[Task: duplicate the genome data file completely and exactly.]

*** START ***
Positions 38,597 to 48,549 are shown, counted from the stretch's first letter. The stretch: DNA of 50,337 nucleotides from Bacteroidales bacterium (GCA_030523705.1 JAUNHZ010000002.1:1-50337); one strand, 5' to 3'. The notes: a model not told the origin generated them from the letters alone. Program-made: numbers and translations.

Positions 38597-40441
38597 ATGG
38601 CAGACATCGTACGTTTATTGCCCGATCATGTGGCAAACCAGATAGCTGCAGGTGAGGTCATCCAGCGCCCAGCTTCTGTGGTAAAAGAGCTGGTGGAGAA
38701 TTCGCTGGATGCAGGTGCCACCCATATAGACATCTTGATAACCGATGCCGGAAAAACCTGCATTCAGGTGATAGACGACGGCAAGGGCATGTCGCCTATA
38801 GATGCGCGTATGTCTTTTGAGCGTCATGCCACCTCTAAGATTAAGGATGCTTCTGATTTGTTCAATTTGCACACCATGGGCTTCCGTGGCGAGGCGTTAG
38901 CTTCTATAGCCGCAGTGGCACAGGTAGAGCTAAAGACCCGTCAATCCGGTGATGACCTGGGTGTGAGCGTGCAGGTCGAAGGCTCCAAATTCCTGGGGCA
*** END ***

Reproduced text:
Positions 38,597 to 48,549 are shown, counted from the stretch's first letter. The stretch: DNA of 50,337 nucleotides from Bacteroidales bacterium (GCA_030523705.1 JAUNHZ010000002.1:1-50337); one strand, 5' to 3'. The notes: a model not told the origin generated them from the letters alone. Program-made: numbers and translations.

Positions 38597-40441
38597 ATGG
38601 CAGACATCGTACGTTTATTGCCCGATCATGTGGCAAACCAGATAGCTGCAGGTGAGGTCATCCAGCGCCCAGCTTCTGTGGTAAAAGAGCTGGTGGAGAA
38701 TTCGCTGGATGCAGGTGCCACCCATATAGACATCTTGATAACCGATGCCGGAAAAACCTGCATTCAGGTGATAGACGACGGCAAGGGCATGTCGCCTATA
38801 GATGCGCGTATGTCTTTTGAGCGTCATGCCACCTCTAAGATTAAGGATGCTTCTGATTTGTTCAATTTGCACACCATGGGCTTCCGTGGCGAGGCGTTAG
38901 CTTCTATAGCCGCAGTGGCACAGGTAGAGCTAAAGACCCGTCAATCCGGTGATGACCTGGGTGTGAGCGTGCAGGTCGAAGGCTCCAAATTCCTGGGGCA